Lynx legend Maya Moore marries the man she helped free from prison

A documentary of their story is in the works.
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It's been about five months since former Minnesota Lynx star Maya Moore helped vacate the conviction of Jonathan Irons, who served 22 years of a 50-year sentence after being wrongfully convicted of murder when he was 16 years old. 

Now, Moore and Irons are married. The couple announced their marriage during an interview with Robin Roberts on Good Morning America

"We wanted to announce today that we are super excited to continue the work that we are doing together, but doing it as a married couple. We got married a couple months ago and we're excited to continue this new chapter of life together," Moore said. 

Moore stepped away from the WNBA two seasons ago to focus her attention on Irons' case. She first learned about his case when she was 18 years old. 

"He had been in prison for over a decade at that point. I was just interested in learning, got to know him and over the last 13 years we have developed a friendship and entered into this huge battle to get him home. Just over time, it was pretty clear what the Lord was doing in our hearts," she said. 

Irons said he asked Moore to marry him about two years ago while he was in prison, but he didn't want her to give an answer until he was free. He picked up the proposal a short time after he was released earlier this year. 

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Irons served 22 years of a 50-year sentence after being convicted of burglary and assaulting a homeowner with a gun in Missouri. Moore and Irons' attorney argued that the evidence supporting Irons' innocence was overwhelming.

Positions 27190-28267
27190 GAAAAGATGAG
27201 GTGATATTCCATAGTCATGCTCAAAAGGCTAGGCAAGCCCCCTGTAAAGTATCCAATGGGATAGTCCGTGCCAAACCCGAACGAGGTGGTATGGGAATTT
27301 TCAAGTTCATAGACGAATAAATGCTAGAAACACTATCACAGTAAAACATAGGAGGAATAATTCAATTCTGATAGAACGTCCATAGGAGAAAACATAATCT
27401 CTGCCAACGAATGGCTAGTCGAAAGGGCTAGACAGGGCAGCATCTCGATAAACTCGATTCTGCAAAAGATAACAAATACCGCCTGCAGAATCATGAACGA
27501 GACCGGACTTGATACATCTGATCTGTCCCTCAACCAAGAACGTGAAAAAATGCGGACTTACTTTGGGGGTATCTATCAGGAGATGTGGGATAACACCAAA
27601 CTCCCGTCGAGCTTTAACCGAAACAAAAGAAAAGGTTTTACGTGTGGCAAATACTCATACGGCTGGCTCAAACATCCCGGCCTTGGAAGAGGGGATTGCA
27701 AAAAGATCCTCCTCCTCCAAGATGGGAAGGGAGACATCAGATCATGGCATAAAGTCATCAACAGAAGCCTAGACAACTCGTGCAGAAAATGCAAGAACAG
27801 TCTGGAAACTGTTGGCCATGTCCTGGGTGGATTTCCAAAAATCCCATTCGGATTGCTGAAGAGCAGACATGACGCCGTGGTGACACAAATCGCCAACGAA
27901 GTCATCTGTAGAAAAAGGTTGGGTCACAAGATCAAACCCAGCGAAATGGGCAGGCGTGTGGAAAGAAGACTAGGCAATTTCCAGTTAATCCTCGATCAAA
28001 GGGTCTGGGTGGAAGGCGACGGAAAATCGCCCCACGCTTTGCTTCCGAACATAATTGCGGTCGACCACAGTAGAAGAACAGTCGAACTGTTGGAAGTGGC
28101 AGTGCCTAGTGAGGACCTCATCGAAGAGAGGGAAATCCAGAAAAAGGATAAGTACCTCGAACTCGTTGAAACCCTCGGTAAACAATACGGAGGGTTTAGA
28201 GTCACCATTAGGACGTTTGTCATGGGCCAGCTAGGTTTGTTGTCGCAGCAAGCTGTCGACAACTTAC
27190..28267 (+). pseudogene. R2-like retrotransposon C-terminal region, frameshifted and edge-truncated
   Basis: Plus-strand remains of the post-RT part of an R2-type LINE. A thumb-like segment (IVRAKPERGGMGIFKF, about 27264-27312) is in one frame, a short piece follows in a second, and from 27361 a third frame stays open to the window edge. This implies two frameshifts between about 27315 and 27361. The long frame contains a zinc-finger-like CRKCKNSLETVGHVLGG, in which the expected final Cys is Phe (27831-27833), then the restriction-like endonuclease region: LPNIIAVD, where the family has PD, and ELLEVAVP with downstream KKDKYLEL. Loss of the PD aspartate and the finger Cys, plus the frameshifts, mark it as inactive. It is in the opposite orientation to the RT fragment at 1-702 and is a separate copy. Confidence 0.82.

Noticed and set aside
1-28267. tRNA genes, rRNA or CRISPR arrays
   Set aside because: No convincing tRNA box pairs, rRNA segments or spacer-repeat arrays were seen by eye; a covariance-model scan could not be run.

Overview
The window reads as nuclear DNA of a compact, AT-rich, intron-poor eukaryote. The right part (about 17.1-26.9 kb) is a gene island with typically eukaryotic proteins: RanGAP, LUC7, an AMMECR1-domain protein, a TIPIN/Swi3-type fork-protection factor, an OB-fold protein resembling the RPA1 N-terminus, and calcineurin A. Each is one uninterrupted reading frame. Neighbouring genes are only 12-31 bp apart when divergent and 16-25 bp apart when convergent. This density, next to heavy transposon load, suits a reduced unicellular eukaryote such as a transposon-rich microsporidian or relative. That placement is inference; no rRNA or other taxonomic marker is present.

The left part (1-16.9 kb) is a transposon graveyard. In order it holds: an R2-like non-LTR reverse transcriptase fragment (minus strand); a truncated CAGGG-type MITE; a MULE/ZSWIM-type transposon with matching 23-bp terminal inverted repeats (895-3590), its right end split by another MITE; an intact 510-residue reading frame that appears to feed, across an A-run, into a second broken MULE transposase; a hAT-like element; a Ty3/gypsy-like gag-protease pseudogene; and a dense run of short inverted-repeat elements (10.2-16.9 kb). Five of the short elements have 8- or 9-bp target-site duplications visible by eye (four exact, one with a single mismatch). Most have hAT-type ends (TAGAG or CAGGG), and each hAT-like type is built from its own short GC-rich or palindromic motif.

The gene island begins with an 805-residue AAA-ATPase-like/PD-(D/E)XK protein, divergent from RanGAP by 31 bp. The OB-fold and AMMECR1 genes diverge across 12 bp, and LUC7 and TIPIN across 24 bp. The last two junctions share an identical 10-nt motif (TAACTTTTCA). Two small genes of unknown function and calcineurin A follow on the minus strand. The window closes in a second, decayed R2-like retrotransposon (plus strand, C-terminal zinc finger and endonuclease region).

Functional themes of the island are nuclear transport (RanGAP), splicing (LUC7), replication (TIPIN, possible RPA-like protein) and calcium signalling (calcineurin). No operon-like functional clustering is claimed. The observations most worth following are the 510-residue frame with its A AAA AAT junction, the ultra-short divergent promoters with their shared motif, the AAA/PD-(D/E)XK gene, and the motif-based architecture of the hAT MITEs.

Last October, Moore wrote a letter to Missouri Attorney General Eric Schmitt arguing that there is no DNA evidence or physical evidence of any kind that links Irons to the crime. She elaborated on her belief of Irons' innocence in an interview with TIME

"He was sixteen years old at the time. There was an interrogation that happened without any adult present, there were no interrogation notes that were retained from the time of the interrogation. Those were thrown away.

"There were highly unreliable eyewitness testimony practices, eyewitness testimony procedures with no physical evidence, no footprints, DNA, blood. He had alibi witnesses that were never brought to the stand, and there were unidentified fingerprints that didn’t belong to Jonathan or the victim. That was never acknowledged during the trial.

"The facts alone are just overwhelming. It’s like something out of a made-up show, because it just seems unreal how this could have happened."

Maya Moore future with the Lynx, WNBA

The Lynx, who are preparing to face Phoenix in the first round of the upcoming WNBA playoffs, still don't know if Moore will return to the lineup next season because she hasn't yet decided her basketball future. 

"I'm still trying to be so present in this second year away from the game. I'm hoping sometime in the spring we'll be able to have a next step moving forward, but right now I'm trying to breathe from this long battle and enjoy and rest and just be in the moment. There's a lot of unknowns for a lot of us right now so I'm still in that camp," Moore said. 

Moore, a former WNBA MVP, helped the Lynx win four championships between 2011-17. 

Robin Roberts noted her company, Rock'n Robin Productions, is working with ESPN Films on a documentary about about Moore and Irons. 

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